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A motley collection of boneworms

It sounds like a classic horror story—eyeless, mouthless worms lurk in the dark, settling onto dead animals and sending out green "roots" to devour their bones. In fact, such worms do exist in the deep sea.

They were first discovered in 2002 by researchers at the Monterey Bay Aquarium Research Institute (MBARI), who were using a robot submarine to explore Monterey Canyon. But that wasn't the end of the story.

After "planting" several dead whales on the seafloor, a team of biologists recently announced that as many as 15 different species of boneworms may live in Monterey Bay alone.

After years of study, the researchers have begun to piece together the bizarre story of the boneworms, all of which are in the genus Osedax. The worms start out as microscopic larvae, drifting through the darkness of the deep sea. At some point they encounter a large dead animal on the seafloor. It may be a whale, an elephant seal, or even the carcass of a cow that washed out to sea during a storm. Following chemical cues, the tiny larvae settle down onto the bones of the dead animal.

Once settled, the boneworms grow quickly, like weeds after a rain. One end of each worm develops feathery palps, which extract oxygen from seawater. The other end of the worm develops root-like appendages that grow down into the bone. Bacteria within these roots are believed to digest proteins and perhaps lipids within the bones, providing nutrition for the worms.

Soon the worms become sexually mature. Strangely enough, they all become females. Additional microscopic larvae continue to settle in the area. Some of these larvae land on the palps of the female worms. These develop into male worms. But they never grow large enough to be seen by the naked eye. Somehow these microscopic male worms find their way into the tube that surrounds the female's body. Dozens of them share this space, not eating at all, but releasing sperm that fertilize the female's eggs. Eventually the female worm sends thousands of fertilized eggs out into the surrounding water, and the cycle begins again.

Dr. Robert Vrijenhoek, an evolutionary biologist at MBARI, has been fascinated with these worms ever since he and his colleagues first discovered their unusual lifestyles and bizarre reproductive habits. Vrijenhoek has been trying to find out how widespread and genetically diverse these worms are. He would also like to know how they manage to find and colonize the bones of dead whales in the vast, pitch-black expanse of the deep seafloor.

Between 2004 and 2008, Vrijenhoek's research team towed five dead whales off of Monterey Bay beaches and sank them at different depths within Monterey Canyon. Every few months, coauthor Shannon Johnson and others on the team would send one of MBARI's remotely operated vehicles (ROVs) down to study the worms and other animals that had colonized the whale carcasses.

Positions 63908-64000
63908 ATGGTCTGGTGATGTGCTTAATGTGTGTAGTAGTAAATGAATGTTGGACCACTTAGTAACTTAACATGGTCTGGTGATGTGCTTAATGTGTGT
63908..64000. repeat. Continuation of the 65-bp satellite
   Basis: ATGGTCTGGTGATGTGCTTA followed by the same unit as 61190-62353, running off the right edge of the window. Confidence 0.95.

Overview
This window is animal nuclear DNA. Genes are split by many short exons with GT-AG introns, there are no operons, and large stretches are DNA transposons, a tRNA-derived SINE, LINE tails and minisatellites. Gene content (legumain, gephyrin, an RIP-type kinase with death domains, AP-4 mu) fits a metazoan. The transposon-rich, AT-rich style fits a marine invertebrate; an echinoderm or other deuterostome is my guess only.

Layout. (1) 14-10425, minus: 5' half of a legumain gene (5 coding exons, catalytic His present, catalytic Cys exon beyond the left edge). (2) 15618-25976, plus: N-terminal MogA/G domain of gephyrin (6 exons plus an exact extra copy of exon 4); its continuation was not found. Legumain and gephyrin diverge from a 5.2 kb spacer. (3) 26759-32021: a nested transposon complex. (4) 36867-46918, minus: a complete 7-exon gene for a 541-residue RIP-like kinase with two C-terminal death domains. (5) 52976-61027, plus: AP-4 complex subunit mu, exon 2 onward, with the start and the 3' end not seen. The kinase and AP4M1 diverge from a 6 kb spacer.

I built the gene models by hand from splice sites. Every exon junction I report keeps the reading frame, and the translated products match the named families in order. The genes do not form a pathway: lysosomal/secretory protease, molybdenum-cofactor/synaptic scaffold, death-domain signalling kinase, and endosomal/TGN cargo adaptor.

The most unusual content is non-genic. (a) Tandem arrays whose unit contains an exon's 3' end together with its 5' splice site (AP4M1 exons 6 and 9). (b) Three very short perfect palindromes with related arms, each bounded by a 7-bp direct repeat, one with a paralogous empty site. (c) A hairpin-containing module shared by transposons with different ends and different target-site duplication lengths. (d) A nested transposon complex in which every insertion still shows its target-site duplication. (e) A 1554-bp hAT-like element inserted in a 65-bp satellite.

To their surprise, the different whale carcasses yielded different types of boneworms. One whale carcass hosted three or four different types of worms. After examining all of the worms, coauthor Greg Rouse concluded that most of them were entirely new to science. The researchers also discovered that the worms would colonize cow-bones placed on the seafloor, which showed that the worms were not limited to feeding on dead whales.

In their recent paper in the journal BMC Biology, Vrijenhoek and his coauthors describe the results of extensive DNA analyses on all the different types of Osedax worms that have been discovered so far (including two species found off Sweden and Japan). This work suggests that these worms could belong to as many as 17 different species, most of which have yet to be named. None of the worms appear to interbreed, despite the fact that some of them grow side by side.

Based on their appearance and similarities in their DNA, the researchers divided the boneworms into several groups. Some of the worms have feathery palps, which may be red, pink, striped, or even greenish in color. Others have bare palps. One type of boneworm has no palps at all. Its body forms a single, long, tapering tube, which curls at the end like a pig's tail. This worm has evolved to live in the seafloor sediment near a dead whale. It sends long, fibrous "roots" into the mud, presumably in search of fragments of bone on which to feed.

Knowing how fast the DNA of these worms changes (mutates) over time, the researchers can calculate how long it has been since worms in the genus Osedax first evolved as a distinct group. Using one possible estimate of mutation rates, the researchers hypothesized that this group could have evolved about 45 million years ago—about the time the first large open-ocean whales show up in the fossil record. Alternatively, the worms may have evolved more slowly, which would suggest that the genus is much older, and first evolved about 130 million years ago. If this second estimate is correct, the worms could have feasted on the bones of immense sea-going reptiles during the age of the dinosaurs.

Eventually the researchers will give all these new worms their own species names. First, however, they must collect enough samples of each possible species for additional laboratory analysis and distribution to type-specimen collections. Like a classic horror story, the macabre saga of the boneworms will continue to thrill marine biologists for years to come.

This research was sponsored by the David and Lucile Packard Foundation.

For more information or images relating to this news release, please contact:
Kim Fulton-Bennett: (831) 775-1835,

Kim Fulton-Bennett | EurekAlert!
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